Steve:  Well, I agree.  In general in our world, this crazy election dominated our time and thinking.  To a somewhat lesser degree, this question of can a private email server be secure is something we talked about.  For good or bad, it did factor heavily into forming a lot of people's opinions about security and trustworthiness and so forth.  So that was leverage to great effect.  I said a number of times on our podcast, without knowing anything about the technology because as they say, the devil is in the details, so to make any kind of actual judgment about the security of a piece of technology, you have to know everything about it.  None of the rest of the world outside of some inner circle had any details, but what we did hear was that at one point, while the server was in use, it was physically insecure.  It was in a small ISP office building where you could not guarantee physical security.  That was my point.  If you don't at least have physical security, you can't have data security. 

Leo: This is also the third year of the Snowden era.

Steve:  Good point.  Everything has changed.  We're seeing the ongoing effects of the revelations that he woke us up to.  As I said on the podcast, independent of how you feel about him, was he a traitor?  Was he a patriot?  The question I propose is can you imagine an alternate timeline where he didn't do this?  Where we didn't know today what we now know.  I think knowledge is better than ignorance independent of that.  What we've seen is we've gone from a world where you would create a secure connection of a server only briefly to send your credit card information or login credentials over, then it would drop you back to HTTP for your regular interaction with the server.  The problem is as the hack showed, it is trivial to hijack somebody's logon session and to watch their traffic.  That's what we knew the NSA was doing, because at the beginning of this, most of the traffic were encrypted and not easily seen.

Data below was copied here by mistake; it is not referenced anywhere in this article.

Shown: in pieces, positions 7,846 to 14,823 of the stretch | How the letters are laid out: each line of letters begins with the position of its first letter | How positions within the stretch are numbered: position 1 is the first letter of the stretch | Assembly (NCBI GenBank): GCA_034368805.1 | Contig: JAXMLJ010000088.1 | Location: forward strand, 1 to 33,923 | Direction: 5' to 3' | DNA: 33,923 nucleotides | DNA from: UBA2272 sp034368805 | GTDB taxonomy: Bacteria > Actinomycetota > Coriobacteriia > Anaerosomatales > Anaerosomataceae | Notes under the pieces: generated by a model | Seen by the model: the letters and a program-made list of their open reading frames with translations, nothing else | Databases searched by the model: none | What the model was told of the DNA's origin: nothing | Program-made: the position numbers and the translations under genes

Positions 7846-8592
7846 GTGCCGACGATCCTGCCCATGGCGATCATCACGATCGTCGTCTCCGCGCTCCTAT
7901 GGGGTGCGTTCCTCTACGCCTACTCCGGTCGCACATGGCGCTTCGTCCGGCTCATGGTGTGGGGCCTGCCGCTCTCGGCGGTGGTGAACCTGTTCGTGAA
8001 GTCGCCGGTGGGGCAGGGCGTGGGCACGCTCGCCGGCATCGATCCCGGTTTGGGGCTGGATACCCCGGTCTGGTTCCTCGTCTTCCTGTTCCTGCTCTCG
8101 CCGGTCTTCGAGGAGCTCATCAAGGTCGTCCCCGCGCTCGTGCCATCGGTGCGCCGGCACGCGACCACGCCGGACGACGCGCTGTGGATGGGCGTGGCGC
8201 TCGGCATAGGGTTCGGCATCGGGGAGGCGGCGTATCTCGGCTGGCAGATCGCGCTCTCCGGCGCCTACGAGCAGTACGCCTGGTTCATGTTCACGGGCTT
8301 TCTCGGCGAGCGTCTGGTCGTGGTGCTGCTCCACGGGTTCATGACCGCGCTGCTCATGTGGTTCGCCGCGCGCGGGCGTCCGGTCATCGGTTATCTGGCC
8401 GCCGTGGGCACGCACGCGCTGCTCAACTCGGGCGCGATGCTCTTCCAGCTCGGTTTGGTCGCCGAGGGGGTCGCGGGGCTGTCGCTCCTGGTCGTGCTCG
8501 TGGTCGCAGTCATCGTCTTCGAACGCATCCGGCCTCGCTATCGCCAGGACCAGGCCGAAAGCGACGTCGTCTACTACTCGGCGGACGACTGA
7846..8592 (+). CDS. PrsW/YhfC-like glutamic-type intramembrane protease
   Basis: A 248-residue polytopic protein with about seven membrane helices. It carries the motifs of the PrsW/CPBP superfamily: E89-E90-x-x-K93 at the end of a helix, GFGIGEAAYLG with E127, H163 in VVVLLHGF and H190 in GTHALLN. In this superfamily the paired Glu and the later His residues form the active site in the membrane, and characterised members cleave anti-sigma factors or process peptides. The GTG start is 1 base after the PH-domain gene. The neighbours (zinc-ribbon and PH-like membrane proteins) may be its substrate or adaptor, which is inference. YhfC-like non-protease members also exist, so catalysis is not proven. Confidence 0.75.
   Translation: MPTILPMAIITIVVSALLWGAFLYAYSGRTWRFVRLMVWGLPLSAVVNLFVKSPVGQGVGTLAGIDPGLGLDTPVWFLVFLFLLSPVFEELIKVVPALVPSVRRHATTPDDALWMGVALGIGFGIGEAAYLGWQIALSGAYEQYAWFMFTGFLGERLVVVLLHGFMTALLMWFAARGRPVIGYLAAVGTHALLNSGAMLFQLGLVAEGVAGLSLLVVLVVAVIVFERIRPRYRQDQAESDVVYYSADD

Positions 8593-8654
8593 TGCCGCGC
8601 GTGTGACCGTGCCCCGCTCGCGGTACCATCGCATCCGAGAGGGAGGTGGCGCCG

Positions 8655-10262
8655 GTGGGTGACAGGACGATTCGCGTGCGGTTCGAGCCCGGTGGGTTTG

Leo:  Denise, what do you think the legal story of 2016 was?

Denise Howell:  Probably the dispute over whether the FBI could compel Apple...

Leo:  San Bernadino.

Denise:  I think that speaks to a larger story of 2016 being the year that not just geeky people, ordinary people started to realize that their data on all of these devices is not unique to themselves.  It's readily available to the Government, and we can wrangle over what circumstance that happens in, or advertisers or other corporate interests who are leveraging that data not necessarily to everybody's benefit.

Leo:  We spent weeks talking about Apple. 

Rene:  Could you imagine a future where your phone enjoys privilege the way your spouse does? 

Leo: It can't testify against you.

Rene:  It knows more personal information about you than a spouse does. 

Leo: Isn't that what  court debate over a fingerprint versus password is?  You can't feel compelled to give your password because that would be self-incriminating. 

Denise:  Exactly.

Leo:  Your finger print like your hair or DNA or an actual finger print is not.

Denise:  It's not any sort of knowledge in your head.

Leo:  Is that strong?

Denise: It's split.  The courts have wrestled with this over the years.  We've had courts in different parts of the country say that passwords can be compelled, I don't think. By and large the take away for our viewers, the password is going to be the way to go.

Rene:  They had one where they said they couldn't make you tell them your password, but they could give you your phone and you had to enter it and give them back your phone.